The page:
At 13 Tim Brent could remember standing with hundreds of others in the Zehrs parking lot in Hespeler on a sunny July afternoon to catch a glimpse of the Stanley Cup, Maltby’s first.
”He really put Hespeler on the map as far as Stanley Cups,” said Brent. “It was such a huge thrill for so many people. That’s just the type of guy he is. He wants to share it with everybody at home.”
During Brent’s first preseason game of the 2009–2010 season, he tore his pectoral muscle – requiring surgery that would see him miss four months of action. Following his recovery he returned to play with the Toronto Marlies, scoring 28 points in 33 games. He was called up for the final game of the season to make his debut with the Toronto Maple Leafs against the Montreal Canadiens.
“It’s no secret I was the proto-typical Leaf fan and I still am, so this is a lot of fun for me,” he said. “For me, it’s about prov-ing myself every day. It’s definitely a what- have-you-done-for-me-late-ly business, so my focus from the start of training camp to now hasn’t changed. I’m going to come in every day and work as hard as I can and continue on a daily basis to prove this is where I belong.”
His family was on hand for that game against the Canadiens. “The Leafs were always his team as a kid,” said Ian, “and I think that was always his goal.”
A strong training camp the next season with Toronto saw Brent dress for the Maple Leafs in the season opener on October 7, 2010 versus the Montreal Canadiens. His impact was immediate — he scored the first goal of the game at 6:42 of the first period, and went on to suit up for 79 games with Toronto that season.
Getting off to a strong start in Toronto had an impact both on and off the ice. ”I’ve probably done more interviews in three days than I did in my whole life,” he said after a media scrum departed from his dressing room locker stall fol-lowing Toronto’s 5-1 win over Ottawa at the Air Canada Centre.
“It’s a testament to Toron-to and how much the city and everyone loves hockey. There’s no better place to play. It’s been great.”
He was, in those first few games as a Leaf, a new darling for the Toronto media. Yet it had been six long years as a pro before he got that chance. He was 26, and had, to that point, just over 20 NHL games under his belt.
The next season a spectacular shift earned him a nomination for NHL Play of the Year. In a game on February 3, 2011 against the Carolina Hurricanes, he blocked five shots and cleared the puck in a single penalty kill. This play also earned him a standing ovation at the Air Canada Centre as well as TSN’s “No Guts, No Glory” award.
“I was lucky enough to be given the opportunity to try and shut down some team’s top lines,” he told the Cambridge Times, “and that’s some-thing that I take pride in: I think also, with guys like Colby Armstrong and Freddy Sjostrom, we take care of our own end, but they’re really good players and we can create offensive-ly as well.”
The following season he moved to the Carolina Hurricanes, signing a two-year contract on July 1, 2011, followed by a one-year stint in Russia, first with Torpedo Nizhny Novgorod, in 2013, and then, after 18 games, with Metallurg Magnitogorsk of the Kontinental Hockey League (KHL). There he won the Gagarin Cup, named after Russian cosmonaut Yurri Gagarin, the first human in space.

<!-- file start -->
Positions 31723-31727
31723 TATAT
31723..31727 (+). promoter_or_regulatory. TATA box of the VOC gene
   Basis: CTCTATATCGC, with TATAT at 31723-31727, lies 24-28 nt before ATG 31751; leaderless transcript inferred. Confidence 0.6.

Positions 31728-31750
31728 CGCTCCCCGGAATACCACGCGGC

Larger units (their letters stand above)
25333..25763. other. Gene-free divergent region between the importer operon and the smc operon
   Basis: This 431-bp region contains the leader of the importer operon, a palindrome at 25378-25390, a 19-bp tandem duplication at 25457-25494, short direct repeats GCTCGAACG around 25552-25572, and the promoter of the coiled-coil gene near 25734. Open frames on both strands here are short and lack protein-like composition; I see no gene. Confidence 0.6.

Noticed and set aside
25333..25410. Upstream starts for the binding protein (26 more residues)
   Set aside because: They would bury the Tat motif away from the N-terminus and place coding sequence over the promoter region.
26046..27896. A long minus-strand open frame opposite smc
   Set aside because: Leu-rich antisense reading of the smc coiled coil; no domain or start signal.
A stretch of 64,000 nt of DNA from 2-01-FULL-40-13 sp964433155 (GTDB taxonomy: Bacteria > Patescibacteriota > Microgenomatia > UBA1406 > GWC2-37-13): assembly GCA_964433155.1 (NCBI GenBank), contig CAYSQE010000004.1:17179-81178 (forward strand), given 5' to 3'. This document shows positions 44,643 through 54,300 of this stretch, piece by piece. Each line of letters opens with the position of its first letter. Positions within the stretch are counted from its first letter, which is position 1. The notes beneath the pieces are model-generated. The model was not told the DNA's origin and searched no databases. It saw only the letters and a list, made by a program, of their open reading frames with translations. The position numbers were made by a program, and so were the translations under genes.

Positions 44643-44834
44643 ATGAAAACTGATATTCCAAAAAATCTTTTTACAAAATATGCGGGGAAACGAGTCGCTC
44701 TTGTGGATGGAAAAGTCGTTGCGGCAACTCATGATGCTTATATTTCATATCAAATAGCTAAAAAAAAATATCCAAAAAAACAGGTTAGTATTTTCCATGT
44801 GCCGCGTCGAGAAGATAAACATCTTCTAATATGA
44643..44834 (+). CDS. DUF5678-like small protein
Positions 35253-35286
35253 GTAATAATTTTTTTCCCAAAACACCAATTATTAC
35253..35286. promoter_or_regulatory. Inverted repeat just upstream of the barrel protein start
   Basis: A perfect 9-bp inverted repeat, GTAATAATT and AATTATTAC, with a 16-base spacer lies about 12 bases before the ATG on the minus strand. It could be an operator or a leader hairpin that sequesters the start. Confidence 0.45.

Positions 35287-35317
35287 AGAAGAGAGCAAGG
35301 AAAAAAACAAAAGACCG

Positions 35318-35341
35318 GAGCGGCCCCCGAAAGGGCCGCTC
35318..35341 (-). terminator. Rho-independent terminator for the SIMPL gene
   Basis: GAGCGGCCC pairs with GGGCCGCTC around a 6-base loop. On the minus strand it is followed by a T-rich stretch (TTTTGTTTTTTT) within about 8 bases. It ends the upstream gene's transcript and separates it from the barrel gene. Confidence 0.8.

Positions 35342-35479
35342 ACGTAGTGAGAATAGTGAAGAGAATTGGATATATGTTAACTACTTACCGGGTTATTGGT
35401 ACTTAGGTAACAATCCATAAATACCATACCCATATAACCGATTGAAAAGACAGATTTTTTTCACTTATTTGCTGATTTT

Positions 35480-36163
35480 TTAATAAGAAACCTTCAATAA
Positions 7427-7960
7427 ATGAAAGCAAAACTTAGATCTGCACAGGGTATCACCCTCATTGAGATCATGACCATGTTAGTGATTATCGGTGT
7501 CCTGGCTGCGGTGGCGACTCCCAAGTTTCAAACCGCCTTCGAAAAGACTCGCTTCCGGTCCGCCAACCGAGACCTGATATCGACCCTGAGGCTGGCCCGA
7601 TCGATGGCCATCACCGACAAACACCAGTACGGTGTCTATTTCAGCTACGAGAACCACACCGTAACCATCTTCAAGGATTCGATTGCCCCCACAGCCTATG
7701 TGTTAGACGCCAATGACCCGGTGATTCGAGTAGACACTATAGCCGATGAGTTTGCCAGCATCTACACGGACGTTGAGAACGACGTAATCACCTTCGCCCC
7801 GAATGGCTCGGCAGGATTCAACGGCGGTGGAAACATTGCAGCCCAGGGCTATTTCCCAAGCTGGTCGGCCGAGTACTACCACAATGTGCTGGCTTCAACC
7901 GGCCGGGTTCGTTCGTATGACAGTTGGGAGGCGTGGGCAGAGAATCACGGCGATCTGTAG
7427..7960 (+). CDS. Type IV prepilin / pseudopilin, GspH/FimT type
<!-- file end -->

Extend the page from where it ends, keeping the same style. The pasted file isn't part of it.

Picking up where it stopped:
While overseas, he was looking forward to coming home Christmas Eve when he got a call to play for Team Canada in the Spengler Cup in Switzerland. It would be yet another rare opportunity to play for Team Canada. In 2004 he played for Canada at the World Junior U-20 Championships in Finland, with Canada taking silver behind the Zach Parise-led United States. The US edged Canada 4-3 in the gold medal game to win its first-ever title.
He called home to tell his parents about the opportunity to again represent Canada. Russia, which finished fifth, had a young player by the name of Alexander Ovechkin on their squad.
“I’m not coming home for Christmas,” Brent told his mom. “I’m at the point where I want to tell them that I’m not doing this. I haven’t been home since September.”
But Rhonda advised him that his country had called on him, and to stay and play for Canada.
Someone, overhearing Tim’s conversation on the phone, interrupted him and said if he was talking to his parents, to have them get their passports ready and come to Switzerland the next day at noon.
Rhonda wanted to go but as chance would have it, her passport was out of date. So Ian went, and Rhonda stayed home with Tonya.
Returning to North America following the 2014–15 season, he signed a one-year, two-way contract with the Philadelphia Flyers on July 1, 2015 and was assigned for the duration of the 2015–16 season, to AHL affiliate, the Lehigh Valley Phantoms. In 52 games with the Phantoms, he had 10 goals and 28 points before announcing his retirement from professional hockey on May 25, 2016.
Over the course of his career — 207 games in the NHL and more than 850 games in the pros — he’s had some severe injuries, with shoulders — torn ligaments, torn pec muscle — and elsewhere that kept him off the ice for long periods of time. But he was always sent to top doctors.
“I’ve learned so much, and met so many different people, it’s brought me where I am today.”
He married in 2015. They have two children and live in North Carolina, not far from Raleigh. Even before his career ended he began investing in property and is today making a mark in land development.